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Opinion: CP Rail's CEO unveils new tactics to win U.S. takeover battle – The Globe and Mail



Canadian Pacific Railway president and CEO Keith Creel addresses the company’s annual meeting in Calgary on May 10, 2017.

Jeff McIntosh/The Canadian Press

In the past two decades, Canadian railways attempted three major U.S. takeovers, only to back down each time in the face of opposition from U.S. regulators.

Canadian Pacific Railway Ltd. chief executive Keith Creel is taking an innovative approach to ensuring the Calgary-based company doesn’t swing and miss on the latest big deal, a proposed US$25.2-billion purchase of Kansas City Southern (KCS). If Mr. Creel, a former U.S. Army officer who served in the Gulf War, can win a victory, he will create a blueprint for mergers between major players in every sector of a mature North American economy.

In launching a bid for KCS, Mr. Creel’s challenge was balancing the need to move quickly to satisfy investors, and minimize day-to-day disruption at the two railways, while respecting the fact that regulators at the U.S. Surface Transportation Board (STB) could take more than a year to pass judgment on the deal.

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The STB hasn’t approved a major railway merger in more than 20 years, nixing Canadian National Railway’s bid for Burlington Northern Santa Fe in 2000. Between 2014 and 2016, prior to Mr. Creel’s arrival at the company, CP Rail couldn’t close deals with rivals CSX Corp. and Norfolk Southern Corp.

Mr. Creel’s shift in tactics is to stage this takeover in two steps. To keep investors happy, CP Rail will create an independent trust. The trust will buy all of KCS’s shares for US$275 each, made up of 0.489 of a CP Rail share and US$90 in cash.

The trust is expected to pay for the KCS shares later this year, an extremely tight, investor-friendly schedule for a takeover this size. Until U.S. regulators weigh in, the trust will own KCS. The two current management teams and boards will stay in place and nothing will be done to integrate the two railways. That gives the regulators time to do their work.

CP Rail said the STB is expected to approve the takeover by the middle of 2022. Only then can Mr. Creel join the two companies and begin running trains on 20,000 miles of track, stretching from the Pacific to the Atlantic to southern Mexico. If the STB blocks the takeover – something that Mr. Creel said on Sunday is unlikely – CP Rail would have about two years to wind down the trust and do a “controlled disposition” of KCS, supervised by the regulator.

On Sunday, Mr. Creel pitched this takeover as customer-friendly, and one that increases competition by making CP Rail larger and more efficient. There’s no overlap between the two railways’ networks, so no customer loses a key supplier. There are currently seven major, or Class 1, railways in North America, and CP Rail and KCS are the two smallest players on that list.

If the STB buys into CP Rail’s logic and approves the merger in a year’s time, Mr. Creel’s trust will show large companies in every sector – tech, transport, manufacturing – how to balance investors’ need for speed against the regulator’s sedate pace. If this becomes the latest failed railway takeover, KCS shareholders will have the satisfaction of knowing they got paid a premium almost a year before, and were able to move on.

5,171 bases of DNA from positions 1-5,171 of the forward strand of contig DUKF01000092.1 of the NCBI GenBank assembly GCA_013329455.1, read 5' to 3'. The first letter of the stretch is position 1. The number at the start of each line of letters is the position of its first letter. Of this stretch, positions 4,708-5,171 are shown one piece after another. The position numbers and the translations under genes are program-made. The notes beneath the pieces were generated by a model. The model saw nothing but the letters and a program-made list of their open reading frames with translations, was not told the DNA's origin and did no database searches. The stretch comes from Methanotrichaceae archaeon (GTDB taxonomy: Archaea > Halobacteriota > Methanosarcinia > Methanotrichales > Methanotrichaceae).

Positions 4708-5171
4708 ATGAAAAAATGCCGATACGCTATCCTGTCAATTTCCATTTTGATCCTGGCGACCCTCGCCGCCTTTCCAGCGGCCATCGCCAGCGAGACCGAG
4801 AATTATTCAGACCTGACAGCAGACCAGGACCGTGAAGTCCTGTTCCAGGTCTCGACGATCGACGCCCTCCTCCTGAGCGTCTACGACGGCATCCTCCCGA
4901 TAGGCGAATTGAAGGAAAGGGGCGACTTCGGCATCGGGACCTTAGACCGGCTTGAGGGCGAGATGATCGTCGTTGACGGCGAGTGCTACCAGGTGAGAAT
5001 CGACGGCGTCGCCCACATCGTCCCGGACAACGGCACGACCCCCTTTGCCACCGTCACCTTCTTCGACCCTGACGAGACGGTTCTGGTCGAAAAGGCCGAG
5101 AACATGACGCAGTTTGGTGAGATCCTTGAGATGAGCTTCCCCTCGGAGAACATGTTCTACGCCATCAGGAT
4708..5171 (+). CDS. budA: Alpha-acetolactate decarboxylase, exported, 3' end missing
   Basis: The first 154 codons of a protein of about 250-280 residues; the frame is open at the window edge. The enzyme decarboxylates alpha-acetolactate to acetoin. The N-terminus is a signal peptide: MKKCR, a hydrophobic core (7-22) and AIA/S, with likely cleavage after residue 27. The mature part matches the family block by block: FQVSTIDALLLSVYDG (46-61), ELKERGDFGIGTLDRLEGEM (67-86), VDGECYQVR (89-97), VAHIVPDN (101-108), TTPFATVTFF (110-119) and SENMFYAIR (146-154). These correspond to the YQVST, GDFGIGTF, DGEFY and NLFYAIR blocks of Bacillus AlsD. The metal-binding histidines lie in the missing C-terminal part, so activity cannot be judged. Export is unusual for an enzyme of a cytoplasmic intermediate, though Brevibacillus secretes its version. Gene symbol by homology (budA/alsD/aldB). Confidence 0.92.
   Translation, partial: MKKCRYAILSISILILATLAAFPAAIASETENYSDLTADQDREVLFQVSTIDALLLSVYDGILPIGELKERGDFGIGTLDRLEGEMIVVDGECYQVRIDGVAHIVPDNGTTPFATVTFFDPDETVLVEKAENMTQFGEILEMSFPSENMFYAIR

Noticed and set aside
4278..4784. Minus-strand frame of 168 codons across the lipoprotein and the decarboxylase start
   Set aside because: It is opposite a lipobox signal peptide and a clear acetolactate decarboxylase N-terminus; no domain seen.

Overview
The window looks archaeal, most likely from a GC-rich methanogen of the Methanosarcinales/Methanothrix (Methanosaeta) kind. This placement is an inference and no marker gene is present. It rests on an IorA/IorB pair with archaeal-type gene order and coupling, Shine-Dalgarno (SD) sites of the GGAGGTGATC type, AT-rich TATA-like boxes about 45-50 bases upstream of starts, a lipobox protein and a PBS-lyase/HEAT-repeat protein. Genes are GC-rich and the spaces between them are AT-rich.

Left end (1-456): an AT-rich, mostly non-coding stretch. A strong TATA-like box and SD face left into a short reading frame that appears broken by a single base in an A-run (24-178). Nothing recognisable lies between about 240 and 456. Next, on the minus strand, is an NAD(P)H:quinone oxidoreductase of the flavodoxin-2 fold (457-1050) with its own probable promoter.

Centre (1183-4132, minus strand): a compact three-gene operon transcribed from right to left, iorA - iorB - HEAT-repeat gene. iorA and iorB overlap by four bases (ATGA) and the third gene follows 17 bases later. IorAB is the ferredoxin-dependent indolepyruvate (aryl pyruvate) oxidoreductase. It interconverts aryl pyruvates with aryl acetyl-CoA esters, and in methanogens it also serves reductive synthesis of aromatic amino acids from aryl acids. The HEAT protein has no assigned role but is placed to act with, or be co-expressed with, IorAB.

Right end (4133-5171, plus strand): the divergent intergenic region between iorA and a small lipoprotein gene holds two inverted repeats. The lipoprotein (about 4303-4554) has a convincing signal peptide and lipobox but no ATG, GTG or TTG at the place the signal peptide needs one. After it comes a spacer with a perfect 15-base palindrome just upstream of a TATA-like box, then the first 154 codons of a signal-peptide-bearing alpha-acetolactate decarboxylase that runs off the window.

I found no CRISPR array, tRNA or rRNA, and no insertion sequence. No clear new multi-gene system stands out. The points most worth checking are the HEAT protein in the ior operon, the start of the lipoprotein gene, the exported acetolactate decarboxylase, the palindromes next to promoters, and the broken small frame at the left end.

CP Rail looked to BMO Capital Markets and Goldman Sachs & Co. LLC as its financial advisers. The Canadian railway’s lawyers are at Sullivan & Cromwell LLP, Bennett Jones LLP, David L. Meyer and Mexico’s Creel-Garcia-Cuellar, Aiza y Enriquez, S.C. The CP Rail board hired investment bank Evercore and law firm Blake, Cassels & Graydon LLP.

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‎BofA Securities and Morgan Stanley & Co. LLC advised Kansas City Southern. The U.S. railway hired law firms Wachtell, Lipton, Rosen & Katz; Baker & Miller PLLC; Davies Ward Phillips & Vineberg LLP; WilmerHale; and White & Case, S.C.

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Canadian Business During the Pandemic



In 2019 the world was hit by the covid 19 pandemic and ever since then people have been suffering in different ways. Usually, economies and businesses have changed the way they work and do business. Most of which are going towards online and automation.

The people most effected by this are the laymen that used to work hard labors to make money for there families. But other then them it has been hard for most business to make such switch. Those of whom got on the online/ e commerce band wagon quickly were out of trouble and into the safe zone but not everyone is mace for the high-speed online world and are thus suffering.

More than 200,000 Canadian businesses could close permanently during the COVID-19 crisis, throwing millions of people out of work as the resurgence of the virus worsens across much of the country, according to new research. You can only imagine how many families these businesses were feeding, not to mention the impact the economy and the GDP is going to bear.

The Canadian Federation of Independent Business said one in six, or about 181,000, Canadian small business owners are now seriously contemplating shutting down. The latest figures, based on a survey of its members done between Jan. 12 and 16, come on top of 58,000 businesses that became inactive in 2020.

An estimate by the CFIB last summer said one in seven or 158,000 businesses were at risk of going under as a result of the pandemic. Based on the organization’s updated forecast, more than 2.4 million people could be out of work. A staggering 20 per cent of private sector jobs.

Simon Gaudreault, CFIB’s senior director of national research, said it was an alarming increase in the number of businesses that are considering closing.